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Burnett v. Colvin

United States District Court, D. Kansas

January 21, 2015

CAROLYN W. COLVIN, Acting Commissioner of Social Security, Defendant.


CARLOS MURGUIA, District Judge.

Plaintiff Shenetta Burnett seeks disability insurance benefits pursuant to Title II of the Social Security Act, 42 U.S.C. §§ 401 et seq. An Administrative Law Judge ("ALJ") found that plaintiff was not disabled, which stands as the final decision of the Commissioner of Social Security ("Commissioner"). Plaintiff contends the ALJ erred in evaluating the credibility of her subjective allegations, assessing her residual function capacity ("RFC"), and relying upon vocational expert testimony to find her not disabled. For the reasons stated below, the court remands the case for reconsideration consistent with this opinion.

I. Legal Standard

The court must determine whether the Commissioner's final decision is "free from legal error and supported by substantial evidence." Walls v. Astrue, 561 F.3d 1048, 1052 (10th Cir. 2009). Accordingly, this court applies a two-pronged review of the ALJ's decision: (1) Are the factual findings supported by substantial evidence in the record? (2) Did the ALJ apply the correct legal standards? Lax v. Astrue, 489 F.3d 1080, 1084 (10th Cir. 2007) (citation omitted). "Substantial evidence" is a term of art, meaning "more than a mere scintilla" and "such relevant evidence as a reasonable mind might accept as adequate to support a conclusion.'" Hunter v. Astrue, 321 F.Appx. 789, 792 (10th Cir. 2009) (quoting Flaherty v. Astrue, 515 F.3d 1067, 1070 (10th Cir. 2007)). When evaluating whether the standard has been met, the court is limited; it may neither reweigh the evidence nor replace the ALJ's judgment with its own. Bellamy v. Massanari, 29 F.Appx. 567, 569 (10th Cir. 2002) (citing Kelley v. Chater, 62 F.3d 335, 337 (10th Cir. 1995)). On the other hand, the court must examine the entire record-including any evidence that may detract from the ALJ's decision. Jarmillo v. Massanari, 21 F.Appx. 792, 794 (10th Cir. 2001) (citing Glenn v. Shalala, 21 F.3d 983, 984 (10th Cir. 1994)).

II. Analysis

Plaintiff is a forty-two-year-old woman with two years of college education and has engaged in past work as a warehouse worker, laser operator, machine operator, and day care worker. Plaintiff filed an application for disability insurance benefits based primarily on seizures, diabetes, mellitus, retinopathy, hypertension, asthma, chest pain (following an myocardial infarction), obesity, and memory loss. Plaintiff alleges she became disabled in August 2010.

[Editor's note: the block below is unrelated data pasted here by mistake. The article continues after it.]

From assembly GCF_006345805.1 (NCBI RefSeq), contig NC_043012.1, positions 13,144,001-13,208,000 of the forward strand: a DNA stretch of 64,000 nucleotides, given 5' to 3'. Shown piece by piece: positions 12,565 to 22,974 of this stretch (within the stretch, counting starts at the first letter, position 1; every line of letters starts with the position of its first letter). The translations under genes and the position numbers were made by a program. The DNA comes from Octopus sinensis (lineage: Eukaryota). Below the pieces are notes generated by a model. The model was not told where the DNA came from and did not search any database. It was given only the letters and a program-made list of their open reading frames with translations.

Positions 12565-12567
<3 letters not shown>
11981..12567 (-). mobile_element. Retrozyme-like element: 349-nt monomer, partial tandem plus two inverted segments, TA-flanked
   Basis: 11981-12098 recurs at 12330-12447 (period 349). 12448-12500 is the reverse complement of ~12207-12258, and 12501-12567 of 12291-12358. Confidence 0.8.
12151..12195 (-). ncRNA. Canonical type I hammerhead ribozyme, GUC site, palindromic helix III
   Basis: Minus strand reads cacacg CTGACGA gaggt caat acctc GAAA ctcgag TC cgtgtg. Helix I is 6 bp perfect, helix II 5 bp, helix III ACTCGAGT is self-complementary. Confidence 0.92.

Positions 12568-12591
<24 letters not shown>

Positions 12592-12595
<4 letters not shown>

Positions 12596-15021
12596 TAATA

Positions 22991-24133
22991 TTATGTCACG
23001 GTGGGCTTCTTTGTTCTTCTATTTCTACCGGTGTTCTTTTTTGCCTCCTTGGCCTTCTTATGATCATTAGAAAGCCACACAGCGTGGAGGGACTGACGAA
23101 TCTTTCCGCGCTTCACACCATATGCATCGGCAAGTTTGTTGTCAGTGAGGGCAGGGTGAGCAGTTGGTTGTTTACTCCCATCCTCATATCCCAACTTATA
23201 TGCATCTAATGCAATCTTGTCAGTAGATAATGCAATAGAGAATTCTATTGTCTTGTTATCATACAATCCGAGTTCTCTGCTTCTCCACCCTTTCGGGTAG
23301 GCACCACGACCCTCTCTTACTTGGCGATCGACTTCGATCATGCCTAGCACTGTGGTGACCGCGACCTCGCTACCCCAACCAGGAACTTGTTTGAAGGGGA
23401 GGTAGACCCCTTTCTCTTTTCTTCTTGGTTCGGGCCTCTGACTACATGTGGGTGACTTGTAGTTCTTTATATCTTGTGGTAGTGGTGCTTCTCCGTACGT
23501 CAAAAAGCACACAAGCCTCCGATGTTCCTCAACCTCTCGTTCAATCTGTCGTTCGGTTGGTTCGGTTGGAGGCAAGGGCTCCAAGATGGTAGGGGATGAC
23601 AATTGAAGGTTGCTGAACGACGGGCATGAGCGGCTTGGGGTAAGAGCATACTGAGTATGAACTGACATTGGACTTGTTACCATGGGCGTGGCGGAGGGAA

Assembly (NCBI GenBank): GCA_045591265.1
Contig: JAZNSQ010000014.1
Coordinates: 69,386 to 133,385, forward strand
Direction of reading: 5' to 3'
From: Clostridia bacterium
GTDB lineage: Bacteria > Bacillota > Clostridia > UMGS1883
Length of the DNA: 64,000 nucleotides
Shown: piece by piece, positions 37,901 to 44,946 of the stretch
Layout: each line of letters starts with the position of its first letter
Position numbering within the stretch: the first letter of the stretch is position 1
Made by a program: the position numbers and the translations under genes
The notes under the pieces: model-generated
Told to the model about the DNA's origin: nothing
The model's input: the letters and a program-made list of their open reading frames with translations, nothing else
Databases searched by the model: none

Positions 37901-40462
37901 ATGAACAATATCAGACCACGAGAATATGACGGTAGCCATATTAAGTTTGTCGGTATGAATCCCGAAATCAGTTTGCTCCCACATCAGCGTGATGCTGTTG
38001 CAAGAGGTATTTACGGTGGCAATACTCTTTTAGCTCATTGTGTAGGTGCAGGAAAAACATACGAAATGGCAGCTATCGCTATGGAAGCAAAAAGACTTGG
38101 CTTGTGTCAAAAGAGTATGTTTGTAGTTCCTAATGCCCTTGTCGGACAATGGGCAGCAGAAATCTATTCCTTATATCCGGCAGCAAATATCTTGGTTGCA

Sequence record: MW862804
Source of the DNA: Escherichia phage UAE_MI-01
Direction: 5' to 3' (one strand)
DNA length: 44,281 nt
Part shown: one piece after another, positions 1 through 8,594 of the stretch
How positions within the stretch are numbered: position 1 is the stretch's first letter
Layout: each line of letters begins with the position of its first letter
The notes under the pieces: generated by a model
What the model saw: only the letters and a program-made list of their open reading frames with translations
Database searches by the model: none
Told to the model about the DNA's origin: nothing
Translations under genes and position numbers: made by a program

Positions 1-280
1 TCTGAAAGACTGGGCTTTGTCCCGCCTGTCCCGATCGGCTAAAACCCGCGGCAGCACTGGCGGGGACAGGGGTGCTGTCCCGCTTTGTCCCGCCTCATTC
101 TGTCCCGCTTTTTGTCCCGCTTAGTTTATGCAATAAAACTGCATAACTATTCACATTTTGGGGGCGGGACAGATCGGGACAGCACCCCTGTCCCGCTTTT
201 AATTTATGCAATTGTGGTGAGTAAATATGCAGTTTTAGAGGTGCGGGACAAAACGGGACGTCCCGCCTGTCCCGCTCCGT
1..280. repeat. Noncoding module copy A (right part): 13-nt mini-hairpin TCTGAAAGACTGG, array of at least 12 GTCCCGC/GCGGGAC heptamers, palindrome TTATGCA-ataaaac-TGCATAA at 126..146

The ALJ considered plaintiff's claim and concluded that her allegations of disabling symptoms were not credible. The ALJ also determined that plaintiff retained the RFC to perform sedentary work but had a limited ability to push and pull with the left upper extremity; could not reach with the left upper extremity; and could occasionally climb, balance, stoop, kneel, crouch, and crawl. Plaintiff was also limited to simple work at a specific vocational preparation ("SVP") level of three or less as defined in the Dictionary of Occupational Titles ("DOT"). Relying on vocational expert ("VE") testimony, the ALJ concluded that plaintiff could perform work that exists in significant numbers in the national economy, including work as a telephone solicitor, credit card processor, and room service order clerk.

A. Plaintiff's Credibility

The ALJ considered plaintiff's own statements about her impairments, the medical evidence, her daily activities, her use of medication, and a statement from a prior employer in evaluating the credibility of her subjective allegations. (Doc. 3-1 at 26-30.) The ALJ concluded that plaintiff's statements concerning the intensity, persistence, and limiting effects of her symptoms were not entirely credible. ( Id. at 30.) The ALJ based his credibility determination on the following findings:

• Plaintiff stopped working for reasons other than her medical conditions.
• The medical evidence did not support plaintiff's contention that she had a stroke.
• The ALJ considered plaintiff's purported noncompliance with medication and concluded that her medical conditions improved with treatment.
• Plaintiff underrepresented her activities of daily living.

Plaintiff claims these findings are erroneous. First, plaintiff first argues the ALJ erroneously found that she stopped working for reasons other than her medical conditions. Plaintiff worked at Last Word, Inc. ("Last Word") from 2005 until December 5, 2009, and then at MarTech beginning in June 2010. Plaintiff alleges that she had to stop working in August 2010 due to side effects from her medications. ( Id. at 148.) In assessing plaintiff's credibility, the ALJ noted that the record contained an employer statement that plaintiff presented no problems as an employee and that plaintiff stopped working because she was "laid off due to [a] slowdown in work." ( Id. at 30 and 169.) However, the court believes the ALJ was referring to plaintiff's prior former employer Last Word-not MarTech- because the employer statement came from Last Word. In fact, at the hearing, plaintiff admitted she was laid off from Last ...

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